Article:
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Chestnut Street Bridge


The East Approach

The bridge is closed to vehicles but is open to pedetrians and bikers. A number of people used the bridge while I was there.

Photo taken by J.R. Manning in August 2008


BH Photo #121760

Street View 


Bridge built using a secondhand railroad double intersection warren pony truss (lattice pony truss) with the end panels removed


Double Intersection Warren Pony truss bridge over Wisconsin & Southern Railroad on Chestnut Street in Lodi
Lodi, Columbia County, Wisconsin
Open to pedestrians and bicycle traffic
Built 1896 using a modified secondhand railroad truss
- Chicago & North Western Railway (CNW)
- Wisconsin & Southern Railroad (WSOR)
Riveted double-intersection Warren pony truss
Length of largest span: 46.0 ft.
Total length: 97.0 ft.
Deck width: 16.1 ft.
Approximate latitude, longitude
+43.31643, -89.53167   (decimal degrees)
43°18'59" N, 89°31'54" W   (degrees°minutes'seconds")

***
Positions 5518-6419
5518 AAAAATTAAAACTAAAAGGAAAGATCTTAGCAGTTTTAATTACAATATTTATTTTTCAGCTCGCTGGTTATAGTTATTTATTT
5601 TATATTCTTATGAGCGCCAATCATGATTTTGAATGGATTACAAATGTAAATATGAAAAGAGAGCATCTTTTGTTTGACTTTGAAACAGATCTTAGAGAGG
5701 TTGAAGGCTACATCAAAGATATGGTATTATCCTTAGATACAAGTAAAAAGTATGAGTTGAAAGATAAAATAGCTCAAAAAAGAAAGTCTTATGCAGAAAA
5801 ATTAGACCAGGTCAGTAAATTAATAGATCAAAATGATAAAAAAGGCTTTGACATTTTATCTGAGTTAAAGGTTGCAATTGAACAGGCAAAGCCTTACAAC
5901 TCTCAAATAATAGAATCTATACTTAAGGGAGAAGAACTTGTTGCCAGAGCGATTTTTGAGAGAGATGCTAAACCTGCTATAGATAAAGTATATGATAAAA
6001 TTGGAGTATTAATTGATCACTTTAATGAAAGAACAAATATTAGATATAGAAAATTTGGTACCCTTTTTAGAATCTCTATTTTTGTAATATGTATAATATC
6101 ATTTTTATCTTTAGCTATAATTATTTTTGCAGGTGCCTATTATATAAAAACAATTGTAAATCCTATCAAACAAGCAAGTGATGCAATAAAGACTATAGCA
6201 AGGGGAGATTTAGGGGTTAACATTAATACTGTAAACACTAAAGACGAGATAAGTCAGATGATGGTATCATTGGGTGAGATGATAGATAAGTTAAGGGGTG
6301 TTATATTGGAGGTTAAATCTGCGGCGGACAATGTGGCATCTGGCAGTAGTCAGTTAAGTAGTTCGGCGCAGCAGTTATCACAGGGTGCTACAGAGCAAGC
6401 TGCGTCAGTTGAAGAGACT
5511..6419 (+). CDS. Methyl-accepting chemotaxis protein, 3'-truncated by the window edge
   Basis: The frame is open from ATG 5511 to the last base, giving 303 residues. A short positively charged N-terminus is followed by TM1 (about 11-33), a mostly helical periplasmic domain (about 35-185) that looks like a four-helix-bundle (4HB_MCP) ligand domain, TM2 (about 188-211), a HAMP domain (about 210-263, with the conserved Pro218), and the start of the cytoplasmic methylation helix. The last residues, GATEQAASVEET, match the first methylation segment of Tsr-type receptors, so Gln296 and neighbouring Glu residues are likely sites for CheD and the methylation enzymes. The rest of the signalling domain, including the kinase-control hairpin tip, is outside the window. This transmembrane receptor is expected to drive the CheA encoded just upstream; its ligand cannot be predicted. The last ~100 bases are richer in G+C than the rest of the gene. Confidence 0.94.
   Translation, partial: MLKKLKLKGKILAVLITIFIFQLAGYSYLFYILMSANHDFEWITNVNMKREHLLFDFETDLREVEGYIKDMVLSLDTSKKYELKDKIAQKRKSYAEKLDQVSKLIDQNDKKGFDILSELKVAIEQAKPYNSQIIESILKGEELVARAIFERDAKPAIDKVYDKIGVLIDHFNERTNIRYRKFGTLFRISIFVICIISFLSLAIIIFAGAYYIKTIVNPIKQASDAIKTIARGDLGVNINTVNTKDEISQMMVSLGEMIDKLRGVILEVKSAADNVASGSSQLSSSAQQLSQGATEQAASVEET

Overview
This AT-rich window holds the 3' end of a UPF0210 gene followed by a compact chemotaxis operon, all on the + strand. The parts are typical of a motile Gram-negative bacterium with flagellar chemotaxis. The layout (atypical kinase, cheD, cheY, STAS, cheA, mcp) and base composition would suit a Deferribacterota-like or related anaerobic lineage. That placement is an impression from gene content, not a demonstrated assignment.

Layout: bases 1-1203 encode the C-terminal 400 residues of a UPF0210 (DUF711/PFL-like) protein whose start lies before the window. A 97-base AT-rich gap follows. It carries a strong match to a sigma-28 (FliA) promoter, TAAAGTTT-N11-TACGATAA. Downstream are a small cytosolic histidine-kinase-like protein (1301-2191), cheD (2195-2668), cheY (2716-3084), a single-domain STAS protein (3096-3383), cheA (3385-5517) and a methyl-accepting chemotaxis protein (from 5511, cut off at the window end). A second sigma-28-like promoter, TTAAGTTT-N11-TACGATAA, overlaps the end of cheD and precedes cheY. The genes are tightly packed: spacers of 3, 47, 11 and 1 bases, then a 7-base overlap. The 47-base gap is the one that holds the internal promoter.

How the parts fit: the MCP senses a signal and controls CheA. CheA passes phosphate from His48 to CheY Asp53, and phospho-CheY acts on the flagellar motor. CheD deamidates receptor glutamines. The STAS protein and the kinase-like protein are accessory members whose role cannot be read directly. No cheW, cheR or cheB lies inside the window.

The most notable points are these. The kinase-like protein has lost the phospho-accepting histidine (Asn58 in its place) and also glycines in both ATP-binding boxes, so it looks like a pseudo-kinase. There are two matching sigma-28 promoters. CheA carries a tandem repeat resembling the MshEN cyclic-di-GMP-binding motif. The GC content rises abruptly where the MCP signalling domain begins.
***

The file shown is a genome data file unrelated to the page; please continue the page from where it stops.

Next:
Approximate UTM coordinates
16/294705/4799067 (zone/easting/northing)
Quadrangle map:
Average daily traffic (as of 2016)
Inventory number
BH 34714 (Bridgehunter.com ID)
Inspection report (as of September 2018)
Overall condition: Poor
Superstructure condition rating: Imminent Failure (1 out of 9)
Substructure condition rating: Imminent Failure (1 out of 9)
Deck condition rating: Poor (4 out of 9)
Sufficiency rating: 20 (out of 100)
View more at BridgeReports.com

Update Log 

  • April 2, 2022: New Street View added by Dave King
  • February 22, 2021: Updated by John Marvig: added information, noted relocation
  • September 24, 2013: Photo imported by Dave King
  • June 6, 2009: Updated by J.R. Manning: Updated Railroad Data
  • December 29, 2008: Updated by J.R. Manning: Updated status
  • August 17, 2008: New photos from J.R. Manning


  • J.R. Manning - thekitchenguy [at] sbcglobal [dot] net
  • John Marvig - marvigj27 [at] gmail [dot] com
  • Dave King - DKinghawkfan [at] hotmail [dot] com


Chestnut Street Bridge
Posted February 22, 2021, by John Marvig (marvigj27 [at] gmail [dot] com)

This one appears to have been moved here and altered in 1896, including the removal of the outside panels. It appears to be extremely light, even lighter than the confirmed 1883 span that ended up in Washington County. I would expect this one to be late 1870s or early 1880s. Fortunately, I have a blueprint number that I perhaps can track this bridge down with.

This bridge appears to have been similar: